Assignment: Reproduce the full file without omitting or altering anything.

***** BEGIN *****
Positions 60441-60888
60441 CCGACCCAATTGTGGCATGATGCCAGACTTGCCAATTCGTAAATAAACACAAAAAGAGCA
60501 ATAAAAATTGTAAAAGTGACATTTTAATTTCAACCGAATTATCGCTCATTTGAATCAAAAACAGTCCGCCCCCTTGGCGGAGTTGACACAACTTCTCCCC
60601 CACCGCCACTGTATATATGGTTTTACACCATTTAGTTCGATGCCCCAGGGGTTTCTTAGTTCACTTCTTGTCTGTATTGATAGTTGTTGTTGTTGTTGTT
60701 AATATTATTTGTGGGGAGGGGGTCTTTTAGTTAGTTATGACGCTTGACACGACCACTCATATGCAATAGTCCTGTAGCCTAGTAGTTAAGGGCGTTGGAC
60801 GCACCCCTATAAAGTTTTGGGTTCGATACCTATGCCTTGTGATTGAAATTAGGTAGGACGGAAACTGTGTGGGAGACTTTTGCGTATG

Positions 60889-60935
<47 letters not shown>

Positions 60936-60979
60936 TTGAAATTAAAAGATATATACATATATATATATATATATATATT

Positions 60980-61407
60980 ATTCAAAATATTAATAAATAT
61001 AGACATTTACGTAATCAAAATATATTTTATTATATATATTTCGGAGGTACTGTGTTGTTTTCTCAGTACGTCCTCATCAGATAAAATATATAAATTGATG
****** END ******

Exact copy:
Positions 60441-60888
60441 CCGACCCAATTGTGGCATGATGCCAGACTTGCCAATTCGTAAATAAACACAAAAAGAGCA
60501 ATAAAAATTGTAAAAGTGACATTTTAATTTCAACCGAATTATCGCTCATTTGAATCAAAAACAGTCCGCCCCCTTGGCGGAGTTGACACAACTTCTCCCC
60601 CACCGCCACTGTATATATGGTTTTACACCATTTAGTTCGATGCCCCAGGGGTTTCTTAGTTCACTTCTTGTCTGTATTGATAGTTGTTGTTGTTGTTGTT
60701 AATATTATTTGTGGGGAGGGGGTCTTTTAGTTAGTTATGACGCTTGACACGACCACTCATATGCAATAGTCCTGTAGCCTAGTAGTTAAGGGCGTTGGAC
60801 GCACCCCTATAAAGTTTTGGGTTCGATACCTATGCCTTGTGATTGAAATTAGGTAGGACGGAAACTGTGTGGGAGACTTTTGCGTATG

Positions 60889-60935
<47 letters not shown>

Positions 60936-60979
60936 TTGAAATTAAAAGATATATACATATATATATATATATATATATT

Positions 60980-61407
60980 ATTCAAAATATTAATAAATAT
61001 AGACATTTACGTAATCAAAATATATTTTATTATATATATTTCGGAGGTACTGTGTTGTTTTCTCAGTACGTCCTCATCAGATAAAATATATAAATTGATG